In December of 2017 New Jersey’s then-Governor Chris Christie signed off on several pieces of legislation to help those with criminal histories turn their lives around and become more productive members of society. For example, Governor Christie signed off on a bill barring employers from inquiring about an applicant’s criminal history during the initial job application process. Around that same time, he also enacted a law to alter the requirements for individuals to be eligible for an expungement of their criminal records. Those changes took effect as of October 1, 2018.
An expungement of criminal records generally has the effect of causing the arrest, conviction and/or any related proceedings to be deemed not to have occurred. In most cases, a person who has had her records expunged may answer “no” to any questions relating to whether an arrest, conviction, or any such proceeding occurred. There are a few exceptions. For instance, in a job application for a position with the court (judicial branch); in an application for another expungement, or to a court in relation to accepting the person into a treatment or other diversion program, the fact of an expungement and the criminal history may still need to be disclosed. However, the records are not made available for any type of background check in other instances (such as for private employment).
The new changes to New Jersey’s expungement laws include several significant alterations in the eligibility requirements for expungements. For instance, an individual used to have to wait 10 years to expunge a felony conviction. That has now been reduced to 6 years. There is also an early pathway for such expungements if the applicant can establish that the expungement is in the public interest, and in consideration of the nature of the offense and the character of the applicant. That early pathway was available previously, and remains in place with a waiting period of only 5 years. Also, the waiting period for expunging juvenile offenses was also reduced from 5 years to 3 years.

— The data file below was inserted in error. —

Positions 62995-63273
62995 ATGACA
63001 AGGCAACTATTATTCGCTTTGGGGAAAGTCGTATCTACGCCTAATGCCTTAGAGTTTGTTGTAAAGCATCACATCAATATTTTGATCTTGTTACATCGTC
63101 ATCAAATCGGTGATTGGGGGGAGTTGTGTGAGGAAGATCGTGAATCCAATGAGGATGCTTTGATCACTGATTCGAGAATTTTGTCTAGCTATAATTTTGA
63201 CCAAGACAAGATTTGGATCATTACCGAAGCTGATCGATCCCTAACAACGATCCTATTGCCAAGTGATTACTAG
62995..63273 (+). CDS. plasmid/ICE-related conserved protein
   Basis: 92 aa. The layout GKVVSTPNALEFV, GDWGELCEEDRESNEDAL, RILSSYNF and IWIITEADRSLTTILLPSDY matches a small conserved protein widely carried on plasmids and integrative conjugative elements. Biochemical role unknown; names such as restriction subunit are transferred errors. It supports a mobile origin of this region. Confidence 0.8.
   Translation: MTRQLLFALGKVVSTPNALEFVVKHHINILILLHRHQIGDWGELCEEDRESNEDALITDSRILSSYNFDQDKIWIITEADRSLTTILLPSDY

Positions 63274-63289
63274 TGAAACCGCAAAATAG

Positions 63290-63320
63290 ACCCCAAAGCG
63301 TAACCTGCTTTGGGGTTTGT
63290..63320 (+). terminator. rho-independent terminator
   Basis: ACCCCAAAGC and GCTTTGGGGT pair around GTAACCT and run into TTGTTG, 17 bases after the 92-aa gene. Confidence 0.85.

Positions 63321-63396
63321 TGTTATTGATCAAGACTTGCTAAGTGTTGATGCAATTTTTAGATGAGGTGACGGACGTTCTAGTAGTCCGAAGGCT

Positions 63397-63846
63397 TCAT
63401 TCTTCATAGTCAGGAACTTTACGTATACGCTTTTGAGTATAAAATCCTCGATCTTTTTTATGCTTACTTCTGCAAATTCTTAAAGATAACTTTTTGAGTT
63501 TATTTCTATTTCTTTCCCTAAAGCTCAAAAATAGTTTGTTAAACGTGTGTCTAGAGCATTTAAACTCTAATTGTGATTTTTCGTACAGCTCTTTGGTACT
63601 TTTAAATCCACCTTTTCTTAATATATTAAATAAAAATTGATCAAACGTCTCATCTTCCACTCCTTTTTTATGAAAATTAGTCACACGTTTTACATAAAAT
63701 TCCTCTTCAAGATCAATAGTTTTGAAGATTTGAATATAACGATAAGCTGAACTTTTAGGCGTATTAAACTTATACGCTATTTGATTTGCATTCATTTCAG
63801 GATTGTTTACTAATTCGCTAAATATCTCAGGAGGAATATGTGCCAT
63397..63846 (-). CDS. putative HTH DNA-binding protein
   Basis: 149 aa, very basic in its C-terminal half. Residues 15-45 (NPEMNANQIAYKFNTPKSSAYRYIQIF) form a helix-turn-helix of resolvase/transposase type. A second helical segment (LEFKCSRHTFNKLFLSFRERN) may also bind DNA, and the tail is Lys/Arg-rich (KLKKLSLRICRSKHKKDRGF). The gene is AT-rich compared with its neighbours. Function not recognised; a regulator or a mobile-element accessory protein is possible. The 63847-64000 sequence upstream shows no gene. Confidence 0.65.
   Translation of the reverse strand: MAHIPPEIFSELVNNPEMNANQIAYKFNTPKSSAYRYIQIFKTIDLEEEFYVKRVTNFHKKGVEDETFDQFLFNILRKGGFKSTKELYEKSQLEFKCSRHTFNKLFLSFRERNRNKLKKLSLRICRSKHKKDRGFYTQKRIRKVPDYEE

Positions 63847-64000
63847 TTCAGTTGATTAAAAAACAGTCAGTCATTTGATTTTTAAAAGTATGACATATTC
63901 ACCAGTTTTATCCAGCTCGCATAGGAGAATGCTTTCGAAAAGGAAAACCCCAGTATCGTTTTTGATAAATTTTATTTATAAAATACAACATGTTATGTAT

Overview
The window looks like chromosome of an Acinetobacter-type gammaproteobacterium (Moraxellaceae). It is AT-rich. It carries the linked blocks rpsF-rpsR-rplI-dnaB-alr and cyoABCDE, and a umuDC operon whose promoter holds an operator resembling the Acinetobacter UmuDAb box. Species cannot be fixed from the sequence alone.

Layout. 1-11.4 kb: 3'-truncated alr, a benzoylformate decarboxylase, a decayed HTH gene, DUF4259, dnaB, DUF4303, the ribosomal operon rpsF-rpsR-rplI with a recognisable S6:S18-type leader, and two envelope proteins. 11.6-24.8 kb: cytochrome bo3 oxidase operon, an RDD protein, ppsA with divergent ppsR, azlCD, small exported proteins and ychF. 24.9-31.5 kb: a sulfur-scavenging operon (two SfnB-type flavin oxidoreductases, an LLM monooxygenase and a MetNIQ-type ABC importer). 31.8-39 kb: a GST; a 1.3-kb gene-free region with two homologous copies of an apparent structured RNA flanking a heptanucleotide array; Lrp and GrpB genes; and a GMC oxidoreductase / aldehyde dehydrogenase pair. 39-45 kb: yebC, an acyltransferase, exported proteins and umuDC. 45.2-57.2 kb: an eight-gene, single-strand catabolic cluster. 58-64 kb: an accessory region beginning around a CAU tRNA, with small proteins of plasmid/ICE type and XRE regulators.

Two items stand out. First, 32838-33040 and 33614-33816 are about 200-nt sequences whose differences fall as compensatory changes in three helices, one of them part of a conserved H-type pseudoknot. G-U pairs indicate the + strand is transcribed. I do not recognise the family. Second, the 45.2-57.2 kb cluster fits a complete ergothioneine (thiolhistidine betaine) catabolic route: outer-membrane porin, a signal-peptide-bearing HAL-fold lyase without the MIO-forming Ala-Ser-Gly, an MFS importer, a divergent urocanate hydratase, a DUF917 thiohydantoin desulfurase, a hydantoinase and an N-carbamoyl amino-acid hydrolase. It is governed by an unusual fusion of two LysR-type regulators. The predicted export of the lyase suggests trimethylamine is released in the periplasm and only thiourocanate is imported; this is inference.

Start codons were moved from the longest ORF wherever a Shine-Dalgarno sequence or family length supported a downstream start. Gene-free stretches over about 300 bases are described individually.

Further, the new changes allow for an expungement of up to 4 disorderly persons offenses – previously the maximum was 3 offenses. Further, if there is a felony conviction, the applicant may also be eligible for an expungement if there are up to 3 disorderly persons convictions. (Previously the law only permitted an expungement if there were up to 2 such convictions.)
Also, the time period for an expungement previously did not start running until all penalties had been satisfied. This means that if there was jail time, probation, and fines assessed, then the time period would not run until the date the last penalty was completed. Now, if fines are still outstanding, a person may still be eligible for an expungement as long as the applicant continues to make required payments.
These new changes in the law allow people to actually turn their lives around and become more productive citizens. One of the biggest challenges for people with criminal histories is that they are unable to obtain gainful employment because of their criminal records, and thus are more likely to return to crime as their only option. These new laws will help to change that pattern so that people can move on and improve their situations.
The attorneys at McLaughlin & Nardi, LLC are experienced with expungement laws and can advise and assist clients with expungements in New Jersey. To learn more about what we may be able to do to help, please visit our website, or contact one of our New Jersey lawyers by e-mail or telephone at (973) 890-0004.